Note: The default port when starting rsync as a daemon is port 873.

Having the name of the module we want to specify, you can also select the module to display the contents you can access:

rsync -r rsync://192.168.164.151:873/Raspberry_Module

And finally, to copy the files, just specify the path to the target directory:

rsync -r rsync://192.168.164.151:873/Raspberry_Module /home/dev/

To end the rsync process, you must display the process ID using the following command:

ps aux | grep "rsync"

With the ps aux command, we can display all the processes running on the system, while with grep we can filter only the information related to rsync. If you want to know more about grep, you can take a look at my dedicated article about grep.

Once we have the process ID, we just need to use the kill command to end the process.

Main Options

General

  • -v, –verbose: Displays different types of information during the transfer. Placing one -v provides details of the transferred files while placing two -v’s includes information about the skipped files and additional information at the end.
  • –progress: Displays a progress bar that allows you to see the process of the file transfer.
  • -stats: Allows you to view detailed statistical information about files.
  • -e, –rsh=COMMAND: Allows you to select a communication method other than the default rsync one (which is SSH), among which you can use rsh.
  • -h, –human-readable: Used to display rsync information in a human-readable form, showing formats with suffixes K, M or G.

File Transfer

  • -a, –archive: This is the equivalent of performing -rlptgoD, so it allows you to preserve most directory and file features (users, groups, links, etc).
  • -r, –recursive: Allows rsync to copy all sub-directories and all files inside it.
  • -R, –relative: Allows you to keep the full path to the directory specified in the command when transferring it.
  • -d, –dirs: Copies the folders that are in the directory, but will not copy their contents.
  • -L, –copy-links: Copies all content that is pointed to by the symlinks instead of copying only the symlink.
  • -u, –update: Forces rsync to ignore files that are newer in the destination, in case you have two files the same in both source and destination.
  • –ignore-existing: Forces rsync to ignore files that are already present in the destination.

Performance

  • –z, –compress: Enables file compression during transfer to reduce data. It is useful on connections that are low-performance or slow.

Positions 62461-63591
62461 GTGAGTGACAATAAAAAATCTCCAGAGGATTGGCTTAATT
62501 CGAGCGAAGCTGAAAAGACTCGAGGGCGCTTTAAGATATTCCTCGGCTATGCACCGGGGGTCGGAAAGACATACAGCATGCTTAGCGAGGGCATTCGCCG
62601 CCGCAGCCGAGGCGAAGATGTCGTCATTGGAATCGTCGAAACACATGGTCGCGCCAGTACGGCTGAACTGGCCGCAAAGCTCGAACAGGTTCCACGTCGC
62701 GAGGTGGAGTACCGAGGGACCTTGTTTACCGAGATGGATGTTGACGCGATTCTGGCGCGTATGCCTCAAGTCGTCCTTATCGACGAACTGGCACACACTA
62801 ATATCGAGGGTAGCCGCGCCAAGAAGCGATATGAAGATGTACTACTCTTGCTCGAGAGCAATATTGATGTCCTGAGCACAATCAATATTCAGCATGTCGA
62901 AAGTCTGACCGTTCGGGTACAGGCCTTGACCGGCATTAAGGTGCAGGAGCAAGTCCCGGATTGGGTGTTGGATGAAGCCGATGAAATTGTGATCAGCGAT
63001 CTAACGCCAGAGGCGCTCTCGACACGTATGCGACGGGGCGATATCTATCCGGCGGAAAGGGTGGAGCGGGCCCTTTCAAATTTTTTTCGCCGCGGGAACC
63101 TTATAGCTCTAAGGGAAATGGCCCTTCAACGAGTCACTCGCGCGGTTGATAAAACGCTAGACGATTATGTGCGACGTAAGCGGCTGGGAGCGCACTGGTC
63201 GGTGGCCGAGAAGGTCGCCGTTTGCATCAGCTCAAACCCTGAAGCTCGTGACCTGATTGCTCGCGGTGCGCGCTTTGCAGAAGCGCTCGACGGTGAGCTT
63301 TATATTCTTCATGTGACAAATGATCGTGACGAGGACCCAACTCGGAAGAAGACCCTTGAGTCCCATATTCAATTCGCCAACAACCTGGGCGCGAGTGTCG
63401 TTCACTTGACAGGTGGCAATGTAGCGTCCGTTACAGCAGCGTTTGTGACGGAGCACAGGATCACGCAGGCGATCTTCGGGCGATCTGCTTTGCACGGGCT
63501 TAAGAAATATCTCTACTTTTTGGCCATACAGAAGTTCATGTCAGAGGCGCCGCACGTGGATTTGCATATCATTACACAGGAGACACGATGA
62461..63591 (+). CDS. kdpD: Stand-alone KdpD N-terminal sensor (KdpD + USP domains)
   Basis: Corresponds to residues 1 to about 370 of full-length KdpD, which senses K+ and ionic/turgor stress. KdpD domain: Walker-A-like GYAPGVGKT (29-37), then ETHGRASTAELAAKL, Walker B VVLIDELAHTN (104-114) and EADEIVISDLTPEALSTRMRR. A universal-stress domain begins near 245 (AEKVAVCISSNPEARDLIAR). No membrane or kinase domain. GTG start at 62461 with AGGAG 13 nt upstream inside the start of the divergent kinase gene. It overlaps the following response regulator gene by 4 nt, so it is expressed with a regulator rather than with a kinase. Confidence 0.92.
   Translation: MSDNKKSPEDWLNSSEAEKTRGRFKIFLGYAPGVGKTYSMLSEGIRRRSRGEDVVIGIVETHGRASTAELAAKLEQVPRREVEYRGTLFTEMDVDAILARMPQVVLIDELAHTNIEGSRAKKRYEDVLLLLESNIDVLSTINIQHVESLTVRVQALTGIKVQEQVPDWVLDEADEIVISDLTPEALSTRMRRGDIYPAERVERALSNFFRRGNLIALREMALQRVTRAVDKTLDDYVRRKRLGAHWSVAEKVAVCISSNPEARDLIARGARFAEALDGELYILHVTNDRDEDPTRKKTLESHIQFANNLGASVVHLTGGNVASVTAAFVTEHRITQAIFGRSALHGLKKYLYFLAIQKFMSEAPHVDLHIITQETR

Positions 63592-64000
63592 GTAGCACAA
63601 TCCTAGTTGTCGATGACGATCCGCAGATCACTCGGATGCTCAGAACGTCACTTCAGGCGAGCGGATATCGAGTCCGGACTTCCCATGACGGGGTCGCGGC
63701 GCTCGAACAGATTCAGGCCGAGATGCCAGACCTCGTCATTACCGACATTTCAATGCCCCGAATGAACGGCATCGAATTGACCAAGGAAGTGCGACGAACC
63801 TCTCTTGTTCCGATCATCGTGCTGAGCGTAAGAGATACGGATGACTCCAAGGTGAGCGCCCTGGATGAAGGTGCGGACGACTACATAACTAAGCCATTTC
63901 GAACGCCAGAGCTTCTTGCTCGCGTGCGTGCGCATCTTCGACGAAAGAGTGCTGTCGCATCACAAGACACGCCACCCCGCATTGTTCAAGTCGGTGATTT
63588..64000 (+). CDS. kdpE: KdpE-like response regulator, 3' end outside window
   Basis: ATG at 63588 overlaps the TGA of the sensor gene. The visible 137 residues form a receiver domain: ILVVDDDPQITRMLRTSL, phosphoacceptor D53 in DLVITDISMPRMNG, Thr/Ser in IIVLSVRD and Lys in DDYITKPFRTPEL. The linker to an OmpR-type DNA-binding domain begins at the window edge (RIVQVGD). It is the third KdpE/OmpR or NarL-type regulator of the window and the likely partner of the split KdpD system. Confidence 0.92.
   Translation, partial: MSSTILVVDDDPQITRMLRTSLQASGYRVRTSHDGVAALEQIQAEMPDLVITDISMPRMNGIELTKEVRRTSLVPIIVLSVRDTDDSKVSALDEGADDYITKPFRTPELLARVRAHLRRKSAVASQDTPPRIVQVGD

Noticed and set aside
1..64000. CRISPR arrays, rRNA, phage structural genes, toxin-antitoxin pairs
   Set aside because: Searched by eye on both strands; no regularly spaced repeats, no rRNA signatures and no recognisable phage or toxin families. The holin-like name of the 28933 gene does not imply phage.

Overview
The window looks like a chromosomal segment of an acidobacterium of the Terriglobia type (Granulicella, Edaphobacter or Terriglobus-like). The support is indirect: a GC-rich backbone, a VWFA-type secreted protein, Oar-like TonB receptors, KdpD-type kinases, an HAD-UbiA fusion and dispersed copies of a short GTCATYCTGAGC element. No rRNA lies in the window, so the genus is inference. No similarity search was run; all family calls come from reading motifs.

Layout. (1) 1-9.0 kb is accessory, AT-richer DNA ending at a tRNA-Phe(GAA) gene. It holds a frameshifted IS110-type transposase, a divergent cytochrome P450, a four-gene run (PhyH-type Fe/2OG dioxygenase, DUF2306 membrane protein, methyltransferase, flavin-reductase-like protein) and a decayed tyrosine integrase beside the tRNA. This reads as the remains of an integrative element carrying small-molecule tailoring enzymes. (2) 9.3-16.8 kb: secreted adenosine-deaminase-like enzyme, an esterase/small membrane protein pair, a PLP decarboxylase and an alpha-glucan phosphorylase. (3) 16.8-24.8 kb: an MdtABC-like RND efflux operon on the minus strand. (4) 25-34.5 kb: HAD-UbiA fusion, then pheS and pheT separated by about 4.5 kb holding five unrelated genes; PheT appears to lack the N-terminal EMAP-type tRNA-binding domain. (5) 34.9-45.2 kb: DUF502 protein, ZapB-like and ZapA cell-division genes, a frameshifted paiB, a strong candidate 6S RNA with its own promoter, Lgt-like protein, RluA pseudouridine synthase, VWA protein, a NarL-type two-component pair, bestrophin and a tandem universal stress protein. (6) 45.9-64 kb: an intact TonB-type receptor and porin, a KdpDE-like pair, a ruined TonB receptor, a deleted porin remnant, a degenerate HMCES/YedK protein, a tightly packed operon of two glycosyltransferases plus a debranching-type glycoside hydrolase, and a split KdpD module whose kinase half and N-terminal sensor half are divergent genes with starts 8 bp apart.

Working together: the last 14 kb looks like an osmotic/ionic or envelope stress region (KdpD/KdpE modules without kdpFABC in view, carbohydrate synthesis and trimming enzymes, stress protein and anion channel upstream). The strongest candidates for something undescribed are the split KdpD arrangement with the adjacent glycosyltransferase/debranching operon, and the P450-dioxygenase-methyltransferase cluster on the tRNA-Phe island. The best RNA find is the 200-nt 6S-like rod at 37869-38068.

• -W, –whole-file: Disables rsync’s option to use the delta-transfer algorithm, forcing it to send the file as-is. It is useful when the local network bandwidth is high speed or when it is used locally.
  • –bwlimit=KBPS: Specifies the maximum transfer rate when using rsync. It is useful to stabilize the bandwidth speed range and on large files.

If you want to see the complete list of options available, you can use the command man rsync or just rsync -h.

Tips

Considerations while using SSH with rsync

Because rsync uses by default the SSH connection method, there are several considerations to keep in mind when using rsync:

  • Verify that the user and the destination folder are compatible, in other words, that the user has write permissions on the destination folder.
  • Do not use root as user, preferably, create a specific user for rsync. This works as a security practice and also to avoid problems in case the root user is not enabled by SSH.

Efficient way to handle large files

An efficient way to handle large files when using rsync is to use the –partial option, which comes in handy for this type of situation.

rsync --partial <source> user@remote:<destination>

With this option, rsync keeps a part of the transferred file at the destination, so when interrupting the download, it allows us to resume the transfer and not start from the beginning.

Showing progress while copying data

Having progress tracking during a transfer can be useful, especially for large files. You can enable the display of a real-time progress display with the –progress or -P option.

rsync -rP <source> <destination>

Alternative

scp

One of the most common alternatives to rsync is scp (secure-copy), which works as a very simplified version of rsync that allows you to remotely copy directories or files. It is useful when you need to copy files in a simple way or for doing a quick task.

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Related Questions

What are the differences between rsync and the other file transfer tools?

Rsync stands out from the other file transfer tools primarily because of its “Delta Transfer” algorithm, which allows only files that are different from the destination to be transferred. This improves the transfer time, as well as the ability to continue any unfinished transfers.

On the other hand, rsync offers a very flexible and efficient control. It allows you to centralize the transfer to a single server using rsync as a daemon, and control the transfer of files.

How does rsync handle file conflicts?

Rsync handles file conflicts in different ways, by default, if the destination contains files that are the same as the source. It will proceed to ignore the identical files and only copy the different ones.

On the other hand, there are different cases in which you can specify to ignore the files in case they are newer in the destination or just ignore all of them anyway.